The research house says a survey from Salesforce indicated that 56% of U.S. Internet users surveyed said they have cut the cord because it's too expensive, followed by technical issues (32%) and poor customer service (23%). Other reasons included unclear billing, lack of quality content, and complex and unclear pricing. Separate research from TVfreedom and The Harris Poll indicated that 86% of Internet users surveyed either strongly agreed (61%) or somewhat agreed (25%) that pay TV is too expensive.
Interestingly, eMarketer makes no mention of the impact of over-the-top (OTT) video, which is readily available online either free or at low cost. Granted, some people just don't watch video, but not very many, so the rest of the cord-cutters must be getting their video from somewhere, and that "somewhere" most likely is OTT, plus regular over-the-air broadcast.
The exact extent of OTT's impact on cord-cutting is a matter of some debate. Some research houses, such as Nielsen and the Diffusion Group, believe it has little effect, while others such as IHS believe it has a major impact.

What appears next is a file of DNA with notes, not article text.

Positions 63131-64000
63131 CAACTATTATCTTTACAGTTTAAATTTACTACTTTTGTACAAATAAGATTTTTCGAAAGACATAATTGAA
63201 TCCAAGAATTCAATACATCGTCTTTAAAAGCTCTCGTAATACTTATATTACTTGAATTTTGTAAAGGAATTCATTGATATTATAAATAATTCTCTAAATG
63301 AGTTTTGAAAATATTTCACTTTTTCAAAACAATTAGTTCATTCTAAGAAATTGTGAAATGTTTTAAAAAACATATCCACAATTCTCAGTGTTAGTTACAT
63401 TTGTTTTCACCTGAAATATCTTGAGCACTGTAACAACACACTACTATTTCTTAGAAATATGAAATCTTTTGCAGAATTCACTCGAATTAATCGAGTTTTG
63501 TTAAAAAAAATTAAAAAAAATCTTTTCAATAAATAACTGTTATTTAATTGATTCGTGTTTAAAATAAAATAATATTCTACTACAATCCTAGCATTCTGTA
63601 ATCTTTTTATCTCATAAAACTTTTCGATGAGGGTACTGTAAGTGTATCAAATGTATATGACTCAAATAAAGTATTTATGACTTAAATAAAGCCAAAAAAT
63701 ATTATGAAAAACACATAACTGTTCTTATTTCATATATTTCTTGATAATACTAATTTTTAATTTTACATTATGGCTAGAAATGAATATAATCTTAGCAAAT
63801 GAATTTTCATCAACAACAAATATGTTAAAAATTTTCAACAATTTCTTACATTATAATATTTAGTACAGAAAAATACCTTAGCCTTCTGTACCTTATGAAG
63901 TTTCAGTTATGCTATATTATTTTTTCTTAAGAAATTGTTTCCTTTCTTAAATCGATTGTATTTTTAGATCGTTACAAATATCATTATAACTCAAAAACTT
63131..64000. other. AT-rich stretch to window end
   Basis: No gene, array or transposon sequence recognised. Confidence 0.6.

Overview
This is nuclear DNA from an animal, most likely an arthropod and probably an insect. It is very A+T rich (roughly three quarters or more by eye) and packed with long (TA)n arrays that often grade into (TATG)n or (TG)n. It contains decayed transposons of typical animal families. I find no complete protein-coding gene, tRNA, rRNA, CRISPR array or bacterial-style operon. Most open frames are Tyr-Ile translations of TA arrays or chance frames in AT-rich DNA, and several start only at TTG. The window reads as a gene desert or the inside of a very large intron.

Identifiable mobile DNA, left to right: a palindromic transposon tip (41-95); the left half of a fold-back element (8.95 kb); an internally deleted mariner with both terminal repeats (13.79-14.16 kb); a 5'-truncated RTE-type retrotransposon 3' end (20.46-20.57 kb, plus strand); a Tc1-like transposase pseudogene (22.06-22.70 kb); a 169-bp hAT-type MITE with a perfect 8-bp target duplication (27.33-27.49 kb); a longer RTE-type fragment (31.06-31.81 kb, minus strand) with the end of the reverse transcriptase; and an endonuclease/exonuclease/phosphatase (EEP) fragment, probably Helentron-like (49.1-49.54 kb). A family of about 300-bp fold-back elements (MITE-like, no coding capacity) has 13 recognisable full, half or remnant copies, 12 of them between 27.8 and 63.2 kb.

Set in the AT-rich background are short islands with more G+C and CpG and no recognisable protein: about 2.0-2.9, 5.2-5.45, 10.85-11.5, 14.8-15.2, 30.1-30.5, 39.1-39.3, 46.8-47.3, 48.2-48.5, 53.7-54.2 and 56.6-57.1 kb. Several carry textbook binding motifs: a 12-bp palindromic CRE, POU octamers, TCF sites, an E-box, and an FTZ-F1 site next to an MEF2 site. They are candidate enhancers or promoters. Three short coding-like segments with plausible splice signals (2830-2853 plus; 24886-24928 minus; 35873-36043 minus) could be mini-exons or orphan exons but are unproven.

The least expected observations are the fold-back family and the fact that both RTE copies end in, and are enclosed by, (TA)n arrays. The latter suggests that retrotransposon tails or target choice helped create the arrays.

A related concern is "cord-shaving," where pay TV subscribers stay with their provider, but downgrade from expensive video packages to cheaper ones, again as a consumer cost-cutting move. Some research houses, including SNL Kagan and the Leichtman Research Group, deem cord-shaving a far larger threat to pay TV operators' bottom lines than outright cord-cutting. Regardless, cord-cutting is on the rise, with Parks Associates reporting in October that 10% of U.S. broadband users had cut the cord.
Pay TV providers are well aware of the cost problem, and some such as Cablevision (NYSE:CVC) and Verizon (NYSE:VZ) have tried offering less expensive "skinny bundles" in an effort to keep cost-conscious video subs, with mixed results.